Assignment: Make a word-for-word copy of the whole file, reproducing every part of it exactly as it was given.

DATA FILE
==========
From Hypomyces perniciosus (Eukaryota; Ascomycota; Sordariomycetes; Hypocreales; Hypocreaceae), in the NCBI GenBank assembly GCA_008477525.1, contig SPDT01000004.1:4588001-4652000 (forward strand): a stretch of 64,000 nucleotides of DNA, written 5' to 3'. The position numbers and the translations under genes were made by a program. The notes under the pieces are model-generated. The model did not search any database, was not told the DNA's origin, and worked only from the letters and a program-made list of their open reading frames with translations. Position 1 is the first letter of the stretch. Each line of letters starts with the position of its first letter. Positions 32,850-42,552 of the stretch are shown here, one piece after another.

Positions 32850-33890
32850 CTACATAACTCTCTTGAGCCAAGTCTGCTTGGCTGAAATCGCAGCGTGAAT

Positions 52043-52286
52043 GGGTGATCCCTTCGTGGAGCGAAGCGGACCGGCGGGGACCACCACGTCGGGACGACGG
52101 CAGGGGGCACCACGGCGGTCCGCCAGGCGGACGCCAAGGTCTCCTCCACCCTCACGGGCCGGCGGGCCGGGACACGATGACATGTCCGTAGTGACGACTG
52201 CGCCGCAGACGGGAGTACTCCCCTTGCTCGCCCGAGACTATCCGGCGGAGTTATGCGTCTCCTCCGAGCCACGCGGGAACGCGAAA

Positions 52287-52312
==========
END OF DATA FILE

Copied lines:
From Hypomyces perniciosus (Eukaryota; Ascomycota; Sordariomycetes; Hypocreales; Hypocreaceae), in the NCBI GenBank assembly GCA_008477525.1, contig SPDT01000004.1:4588001-4652000 (forward strand): a stretch of 64,000 nucleotides of DNA, written 5' to 3'. The position numbers and the translations under genes were made by a program. The notes under the pieces are model-generated. The model did not search any database, was not told the DNA's origin, and worked only from the letters and a program-made list of their open reading frames with translations. Position 1 is the first letter of the stretch. Each line of letters starts with the position of its first letter. Positions 32,850-42,552 of the stretch are shown here, one piece after another.

Positions 32850-33890
32850 CTACATAACTCTCTTGAGCCAAGTCTGCTTGGCTGAAATCGCAGCGTGAAT

Positions 52043-52286
52043 GGGTGATCCCTTCGTGGAGCGAAGCGGACCGGCGGGGACCACCACGTCGGGACGACGG
52101 CAGGGGGCACCACGGCGGTCCGCCAGGCGGACGCCAAGGTCTCCTCCACCCTCACGGGCCGGCGGGCCGGGACACGATGACATGTCCGTAGTGACGACTG
52201 CGCCGCAGACGGGAGTACTCCCCTTGCTCGCCCGAGACTATCCGGCGGAGTTATGCGTCTCCTCCGAGCCACGCGGGAACGCGAAA

Positions 52287-52312